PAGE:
And I read that erythritol isn't easy to find. Was for me, on Amazon. And I've spotted it at a local--overpriced--health food store.

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PostSubject: Re: Findings/Notes on Sugar Alternatives   Fri Oct 17, 2014 1:30 am

The only one I've heard of is Stevia. Laughing
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PostSubject: Findings/Notes on Sugar Alternatives   Thu Oct 16, 2014 9:42 am

As you know, I don't do Sweet'n Low, Equal, or other sweeteners that can have nasty side-effects on the brain and body.

After some research, I found a few alternatives I'm comfortable with in limited amounts. Hubs makes a good tester, because most sugar substitutes immediately give him a headache. Very Happy

When I do use an alternative to sugar, it's one of three:

Swerve
You'll notice on its label it has 5 carbs. It's my understanding that's from sugar alcohol. There are debates amongst some low carb folk. I'm with the sugar alcohols from plants don't count camp. Long story on what they are and how they're processed in the body.

Besides no bitter aftertaste, "And unlike other sugar alcohols such as xylitol, sorbitol and maltitol there is no digestive intolerance (no laxative effect). - See more at: http://www.swervesweetener.com/about-swerve/#sthash.7buBw1h5.dpuf
cheers  cheers

It, as well as the next one, has a cooling effect on the mouth. Matter of fact, I usually don't get any sweetness with the first bite or drink. It isn't until I inhale that it hits. Strange.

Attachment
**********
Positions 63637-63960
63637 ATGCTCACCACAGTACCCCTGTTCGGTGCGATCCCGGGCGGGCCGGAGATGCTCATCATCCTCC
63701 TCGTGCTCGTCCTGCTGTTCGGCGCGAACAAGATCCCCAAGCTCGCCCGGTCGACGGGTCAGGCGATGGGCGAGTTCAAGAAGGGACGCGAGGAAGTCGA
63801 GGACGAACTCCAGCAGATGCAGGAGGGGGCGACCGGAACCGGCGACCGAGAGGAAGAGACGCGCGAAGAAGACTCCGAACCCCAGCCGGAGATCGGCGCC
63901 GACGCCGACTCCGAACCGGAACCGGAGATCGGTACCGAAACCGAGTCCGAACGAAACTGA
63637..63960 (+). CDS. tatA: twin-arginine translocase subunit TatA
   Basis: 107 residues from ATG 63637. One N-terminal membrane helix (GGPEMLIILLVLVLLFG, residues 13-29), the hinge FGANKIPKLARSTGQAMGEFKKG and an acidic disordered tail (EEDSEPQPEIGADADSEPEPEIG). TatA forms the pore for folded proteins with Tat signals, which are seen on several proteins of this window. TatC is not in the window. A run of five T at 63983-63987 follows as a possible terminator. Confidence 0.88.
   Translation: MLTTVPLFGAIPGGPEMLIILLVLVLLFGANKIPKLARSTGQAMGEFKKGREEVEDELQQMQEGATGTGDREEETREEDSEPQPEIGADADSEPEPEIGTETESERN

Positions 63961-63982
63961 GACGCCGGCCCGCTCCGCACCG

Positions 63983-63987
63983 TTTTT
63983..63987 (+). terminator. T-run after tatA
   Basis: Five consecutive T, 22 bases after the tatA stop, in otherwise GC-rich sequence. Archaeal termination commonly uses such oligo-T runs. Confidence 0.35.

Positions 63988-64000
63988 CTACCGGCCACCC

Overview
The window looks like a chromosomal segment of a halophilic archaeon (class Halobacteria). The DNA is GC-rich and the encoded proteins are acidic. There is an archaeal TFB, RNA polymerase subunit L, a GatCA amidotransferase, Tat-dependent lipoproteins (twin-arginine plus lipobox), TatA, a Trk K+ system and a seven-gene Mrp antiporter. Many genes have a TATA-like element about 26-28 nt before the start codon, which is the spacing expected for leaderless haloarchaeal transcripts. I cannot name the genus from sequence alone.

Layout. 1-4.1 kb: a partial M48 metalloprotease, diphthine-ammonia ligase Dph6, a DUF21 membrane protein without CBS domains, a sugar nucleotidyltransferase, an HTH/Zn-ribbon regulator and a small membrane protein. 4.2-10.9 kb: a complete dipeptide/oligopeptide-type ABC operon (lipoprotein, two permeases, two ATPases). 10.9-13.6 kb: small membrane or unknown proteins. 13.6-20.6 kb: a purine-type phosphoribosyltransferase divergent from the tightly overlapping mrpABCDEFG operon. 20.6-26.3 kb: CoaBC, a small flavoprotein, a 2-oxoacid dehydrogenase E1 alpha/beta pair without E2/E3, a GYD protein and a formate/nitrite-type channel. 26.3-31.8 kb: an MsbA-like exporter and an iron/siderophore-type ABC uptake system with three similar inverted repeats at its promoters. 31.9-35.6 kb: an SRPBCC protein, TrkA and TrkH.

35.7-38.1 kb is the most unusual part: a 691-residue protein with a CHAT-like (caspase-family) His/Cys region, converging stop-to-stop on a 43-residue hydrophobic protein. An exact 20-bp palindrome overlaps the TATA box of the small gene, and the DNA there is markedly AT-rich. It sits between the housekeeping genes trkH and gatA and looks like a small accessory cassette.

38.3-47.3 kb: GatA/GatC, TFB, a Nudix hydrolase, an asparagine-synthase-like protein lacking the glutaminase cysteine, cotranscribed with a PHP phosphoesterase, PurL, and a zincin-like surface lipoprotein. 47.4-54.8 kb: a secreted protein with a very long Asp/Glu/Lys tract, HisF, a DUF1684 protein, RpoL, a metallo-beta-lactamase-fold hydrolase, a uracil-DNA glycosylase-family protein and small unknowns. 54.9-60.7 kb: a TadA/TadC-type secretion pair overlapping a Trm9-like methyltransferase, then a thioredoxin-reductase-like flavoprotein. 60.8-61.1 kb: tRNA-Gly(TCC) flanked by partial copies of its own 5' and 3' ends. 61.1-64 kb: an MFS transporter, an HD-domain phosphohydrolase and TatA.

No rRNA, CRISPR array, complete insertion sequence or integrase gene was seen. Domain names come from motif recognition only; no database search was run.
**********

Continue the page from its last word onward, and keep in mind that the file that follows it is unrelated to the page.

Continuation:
Also, on this and the next one, they aren't the best at dissolving in liquid. I can get it to work in iced tea with some effort and have a little left at the bottom of the glass.

Erythritol
"In small amounts, erythritol is not supposed to cause digestive upset and diarrhea that other sugar alcohols like sorbitol and xylitol are known to cause..."- http://altmedicine.about.com/od/herbsupplementguide/a/erythritol.htm

This is one of the ingredients in Swerve. I've used both and haven't had digestive issues from either, although it might be because sweetening drinks or eating stuff with this in it isn't done daily or in large amounts.

Stevia
First, I like that I can get a stevia plant and be set. I, however, don't like the taste--or aftertaste. But...

After coming across a suggestion of adding a little stevia to the other two alternatives listed to make whatever you're sweetening taste like sugar, I found it to be true.

It doesn't taste exactly like sugar, but a dash of stevia in the mix makes it a lot closer than just using Swerve or Erythritol.


Final Note: I've yet to find any alternative to sugar that does it for me in coffee. pale pale